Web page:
Intellectual Property Indemnification

In addition to the above indemnities, the Company has agreed to indemnify certain customers for claims made against the Company’s products where such claims allege infringement of third-party intellectual property rights, including, but not limited to, patents, registered trademarks, and/or copyrights. Under the aforementioned indemnification clauses, the Company may be obligated to defend the customer and pay for the damages awarded against the customer as well as the attorneys’ fees and costs under an infringement claim. The Company’s indemnification obligations generally do not expire after termination or expiration of the agreement containing the indemnification obligation. Generally, but not always, there are limits on and exceptions to the Company’s potential liability for indemnification. Historically the Company has not made significant payments under these indemnification obligations and the Company cannot estimate the amount of potential future payments, if any, that it might be required to make as a result of these agreements. The maximum potential amount of any future payments that the Company could be required to make under these indemnification obligations could be significant.


Note 11. Stockholders Equity

Following the Inphi acquisition and in accordance with the Inphi merger agreement, certain outstanding options to purchase shares of Inphi common stock and certain restricted stock units with respect to Inphi common stock, each granted under the Inphi Amended and Restated 2010 Stock Incentive Plan (“Inphi 2010 EIP”), were assumed by the Company and converted into options to purchase common shares of the Company and restricted stock units with respect to common shares of the Company, respectively. The Company filed a registration statement on April 20, 2021 to register 10,301,589 common shares of the Company, issuable under the Inphi 2010 EIP, comprised of 127,249 common shares issuable pursuant to outstanding but unexercised options under the Inphi 2010 EIP, 10,040,693 common shares issuable pursuant to outstanding unvested restricted stock units under the Inphi 2010 EIP, and 133,647 common shares issuable pursuant to outstanding unvested performance stock units under the Inphi 2010 EIP.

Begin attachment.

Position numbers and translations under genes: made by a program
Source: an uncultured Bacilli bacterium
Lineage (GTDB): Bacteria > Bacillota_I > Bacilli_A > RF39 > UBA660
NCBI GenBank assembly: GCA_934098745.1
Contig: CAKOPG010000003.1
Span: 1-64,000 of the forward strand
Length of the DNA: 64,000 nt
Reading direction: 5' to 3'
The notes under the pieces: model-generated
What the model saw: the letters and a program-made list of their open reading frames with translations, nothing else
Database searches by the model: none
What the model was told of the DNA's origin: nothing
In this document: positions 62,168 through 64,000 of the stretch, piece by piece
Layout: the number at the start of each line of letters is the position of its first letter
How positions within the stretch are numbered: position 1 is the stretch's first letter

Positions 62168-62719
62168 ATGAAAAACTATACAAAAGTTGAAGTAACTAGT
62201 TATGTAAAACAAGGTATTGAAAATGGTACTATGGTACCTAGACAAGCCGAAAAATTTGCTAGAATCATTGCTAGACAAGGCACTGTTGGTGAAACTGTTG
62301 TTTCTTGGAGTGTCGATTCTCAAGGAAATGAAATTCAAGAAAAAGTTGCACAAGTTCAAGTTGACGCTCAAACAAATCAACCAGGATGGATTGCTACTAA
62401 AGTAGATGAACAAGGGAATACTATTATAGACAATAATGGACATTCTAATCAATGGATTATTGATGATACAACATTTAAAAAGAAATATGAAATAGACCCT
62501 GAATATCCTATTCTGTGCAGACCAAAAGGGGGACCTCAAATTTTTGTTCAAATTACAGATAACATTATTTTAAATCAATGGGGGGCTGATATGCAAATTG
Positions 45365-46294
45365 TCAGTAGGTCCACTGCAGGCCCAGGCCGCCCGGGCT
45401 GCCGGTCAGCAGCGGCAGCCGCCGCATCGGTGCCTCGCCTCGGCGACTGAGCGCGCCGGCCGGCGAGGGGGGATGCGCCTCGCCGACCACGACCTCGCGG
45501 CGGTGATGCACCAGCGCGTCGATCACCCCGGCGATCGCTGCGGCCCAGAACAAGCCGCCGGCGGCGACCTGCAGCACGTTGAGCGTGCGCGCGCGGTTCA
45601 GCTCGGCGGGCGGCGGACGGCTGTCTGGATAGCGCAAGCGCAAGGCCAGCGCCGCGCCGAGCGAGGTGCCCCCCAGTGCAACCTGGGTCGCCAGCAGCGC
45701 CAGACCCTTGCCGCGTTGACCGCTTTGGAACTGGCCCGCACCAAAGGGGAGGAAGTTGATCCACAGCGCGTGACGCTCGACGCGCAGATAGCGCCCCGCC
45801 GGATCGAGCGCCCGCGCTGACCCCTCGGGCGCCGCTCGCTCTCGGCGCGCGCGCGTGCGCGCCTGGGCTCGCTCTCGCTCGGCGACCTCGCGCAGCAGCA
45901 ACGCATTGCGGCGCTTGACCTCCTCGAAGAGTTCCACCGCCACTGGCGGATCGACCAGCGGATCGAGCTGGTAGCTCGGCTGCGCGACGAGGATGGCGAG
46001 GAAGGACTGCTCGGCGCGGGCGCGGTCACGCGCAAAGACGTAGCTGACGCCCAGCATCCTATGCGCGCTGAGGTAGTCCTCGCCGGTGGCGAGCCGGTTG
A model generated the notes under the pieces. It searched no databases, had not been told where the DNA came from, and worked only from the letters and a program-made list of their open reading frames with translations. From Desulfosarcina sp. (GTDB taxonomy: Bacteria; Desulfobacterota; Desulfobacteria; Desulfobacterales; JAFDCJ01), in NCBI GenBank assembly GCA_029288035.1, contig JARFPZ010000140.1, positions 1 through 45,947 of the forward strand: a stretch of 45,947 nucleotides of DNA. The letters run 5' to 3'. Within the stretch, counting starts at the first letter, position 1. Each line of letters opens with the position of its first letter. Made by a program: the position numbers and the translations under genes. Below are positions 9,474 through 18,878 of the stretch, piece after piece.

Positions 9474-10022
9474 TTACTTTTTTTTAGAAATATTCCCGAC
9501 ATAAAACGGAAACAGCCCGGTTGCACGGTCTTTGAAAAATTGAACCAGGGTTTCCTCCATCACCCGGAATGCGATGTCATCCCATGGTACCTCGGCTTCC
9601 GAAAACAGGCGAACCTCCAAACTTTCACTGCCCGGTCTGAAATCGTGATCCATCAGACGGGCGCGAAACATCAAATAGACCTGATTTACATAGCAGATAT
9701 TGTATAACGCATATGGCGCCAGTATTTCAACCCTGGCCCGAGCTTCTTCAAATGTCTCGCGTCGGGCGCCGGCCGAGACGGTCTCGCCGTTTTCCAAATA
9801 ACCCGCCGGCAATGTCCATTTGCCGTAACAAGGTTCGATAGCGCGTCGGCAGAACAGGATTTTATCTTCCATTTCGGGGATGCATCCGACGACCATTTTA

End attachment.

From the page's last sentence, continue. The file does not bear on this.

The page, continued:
Inphi 2010 EIP

The Inphi 2010 EIP was adopted by Inphi on June 7, 2010. The 2010 Plan provided for the grants of restricted stock, stock appreciation rights and stock unit awards to employees, non-employee directors, advisors and consultants. Awards under the Inphi 2010 EIP generally vest over 3 to 4 years.

25

MARVELL TECHNOLOGY, INC.
NOTES TO UNAUDITED CONDENSED CONSOLIDATED FINANCIAL STATEMENTS ‑ (Continued)

Inphi Acquisition-related Equity Awards

The awards under the Inphi Plans assumed by the Company in the Inphi acquisition were measured at the acquisition date based on the estimated fair value of $589.7 million. A portion of that fair value, $161.7 million, which represented the pre-acquisition service provided by employees to Inphi, was included in the total consideration transferred as part of the acquisition. As of the acquisition date, the remaining portion of the fair value of those awards was $428.0 million, representing post-acquisition share-based compensation expense that will be recognized as these employees provide service over the remaining vesting periods. During the three months ended May 1, 2021, the Company recognized $49.6 million of share-based compensation expense in connection with the acquisition of Inphi, of which $43.8 million was due to the accelerated vesting of outstanding equity awards of certain Inphi employees. During the three months ended May 1, 2021, Inphi merger equity consideration related tax withholdings of $14.6 million were included as a component of tax withholdings for net share settlement of restricted stock units in the accompanying unaudited condensed consolidated statement of stockholders’ equity.

Summary of Share-based Compensation Expense